Without getting too Superwoman, or indeed, too Superman about this, planning meals ahead of time can be a great help for busy working mothers and fathers and for those for whom finance after divorce is tight.
Planning your weekly menus
Have a black or white board in the kitchen on which, on one side, you can make a list of all the meals you need to cater for the next week. On the other write a list of everything you need to buy. This enables everyone in the household to see what is going on and make their own suggestions. Simple and democratic.
The problem with this is that it can be a bit prescriptive but it doesn’t mean that if you see a fantastic offer on pork chops or spinach that you can’t either change your menu on the hoof so to speak or buy the additional item and store it to use at a later date.
If you are not organised enough, live on your own or simply can’t be bothered to think about what to have for supper on Friday on Monday morning then you are probably more likely to favour the ad hoc method of shopping. This also allows for a little more creativity as it is only too easy to get locked into a treadmill of tried and tested favourites.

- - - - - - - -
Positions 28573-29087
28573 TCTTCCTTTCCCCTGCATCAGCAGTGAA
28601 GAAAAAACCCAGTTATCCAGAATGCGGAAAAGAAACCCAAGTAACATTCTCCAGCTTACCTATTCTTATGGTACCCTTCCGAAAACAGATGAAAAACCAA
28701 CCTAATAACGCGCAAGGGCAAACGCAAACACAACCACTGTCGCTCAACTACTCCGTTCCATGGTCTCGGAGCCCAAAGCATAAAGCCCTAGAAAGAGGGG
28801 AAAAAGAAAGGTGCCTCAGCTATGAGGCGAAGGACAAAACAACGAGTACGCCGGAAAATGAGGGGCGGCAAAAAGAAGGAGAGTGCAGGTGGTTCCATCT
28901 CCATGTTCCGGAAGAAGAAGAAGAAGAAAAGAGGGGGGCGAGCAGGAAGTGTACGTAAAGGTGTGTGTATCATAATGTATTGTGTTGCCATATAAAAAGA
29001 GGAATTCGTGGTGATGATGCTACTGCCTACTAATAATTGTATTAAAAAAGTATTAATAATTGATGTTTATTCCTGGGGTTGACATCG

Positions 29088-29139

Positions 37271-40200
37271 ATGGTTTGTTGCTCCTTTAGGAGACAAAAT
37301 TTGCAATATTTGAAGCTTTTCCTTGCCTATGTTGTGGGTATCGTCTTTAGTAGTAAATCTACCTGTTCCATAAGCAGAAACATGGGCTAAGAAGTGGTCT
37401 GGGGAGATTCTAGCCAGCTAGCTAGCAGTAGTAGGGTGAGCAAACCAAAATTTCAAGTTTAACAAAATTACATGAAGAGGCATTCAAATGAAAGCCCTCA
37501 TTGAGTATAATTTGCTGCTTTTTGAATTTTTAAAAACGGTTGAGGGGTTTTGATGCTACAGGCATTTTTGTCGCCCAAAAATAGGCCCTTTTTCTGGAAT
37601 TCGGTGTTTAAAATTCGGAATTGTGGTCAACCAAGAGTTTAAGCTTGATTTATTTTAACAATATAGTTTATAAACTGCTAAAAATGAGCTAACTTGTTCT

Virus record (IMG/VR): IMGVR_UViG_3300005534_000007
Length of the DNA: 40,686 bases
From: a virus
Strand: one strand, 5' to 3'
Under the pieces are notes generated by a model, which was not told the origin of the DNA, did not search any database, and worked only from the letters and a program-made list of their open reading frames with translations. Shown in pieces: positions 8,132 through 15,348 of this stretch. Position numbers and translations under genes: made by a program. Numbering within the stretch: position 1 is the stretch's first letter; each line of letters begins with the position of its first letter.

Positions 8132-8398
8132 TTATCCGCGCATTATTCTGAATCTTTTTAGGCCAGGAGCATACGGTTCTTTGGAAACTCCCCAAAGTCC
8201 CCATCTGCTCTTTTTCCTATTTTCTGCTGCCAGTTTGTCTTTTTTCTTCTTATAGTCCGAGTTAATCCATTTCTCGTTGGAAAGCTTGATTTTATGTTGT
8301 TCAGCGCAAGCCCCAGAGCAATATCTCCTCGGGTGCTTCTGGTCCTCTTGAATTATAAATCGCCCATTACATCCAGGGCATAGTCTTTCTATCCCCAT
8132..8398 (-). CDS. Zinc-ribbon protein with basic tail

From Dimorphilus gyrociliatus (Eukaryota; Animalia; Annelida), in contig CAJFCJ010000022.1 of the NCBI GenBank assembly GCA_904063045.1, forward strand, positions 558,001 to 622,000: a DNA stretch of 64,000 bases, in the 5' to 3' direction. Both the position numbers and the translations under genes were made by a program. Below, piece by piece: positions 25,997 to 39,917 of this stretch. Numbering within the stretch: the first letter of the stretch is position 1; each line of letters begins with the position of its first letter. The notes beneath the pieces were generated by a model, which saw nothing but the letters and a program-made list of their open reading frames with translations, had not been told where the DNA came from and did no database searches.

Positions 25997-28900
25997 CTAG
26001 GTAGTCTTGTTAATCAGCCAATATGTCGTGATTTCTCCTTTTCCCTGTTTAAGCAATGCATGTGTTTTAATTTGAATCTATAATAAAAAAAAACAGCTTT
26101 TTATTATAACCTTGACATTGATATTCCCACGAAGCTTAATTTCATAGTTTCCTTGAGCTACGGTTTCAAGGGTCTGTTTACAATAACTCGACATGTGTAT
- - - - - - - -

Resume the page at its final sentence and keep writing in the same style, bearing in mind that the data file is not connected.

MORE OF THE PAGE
Once you have decided more or less what you are going to eat for the next few days make a list. It is a good idea to have a master list of all the things that you buy regularly e.g milk, pasta, onions, cornflakes etc. Stick it up on the back of the kitchen door – or wherever - and check it when you are deciding what you need. It helps to ensure that you don’t end with twenty tins of tomatoes or forget essentials like butter or eggs.
Remember to take your list with you when you leave the house - it's so easy to do a well planned list and then leave it behind. Sick to the list, no impulsive purchases.
Children and shopping
If you have young children try not to take them with you when food shopping. So called pester power can add pounds to your bill if you are not strict. Buying children sugar, fat and additive laden rubbish to keep them quiet is never a good idea.
Older children can be useful helping to locate stuff in big supermarkets and generally acting as gofers as long as they are made to understand that buying groceries is not a social occasion. They will incur the wrath of staff and other shoppers if they use shops as playgrounds. A small treat is very useful as a bribe if they are genuinely helpful.
If taking younger children with you is unavoidable try to shop early in the day when shops are usually quieter and you have to spend less time queuing with a bored and demanding three year old.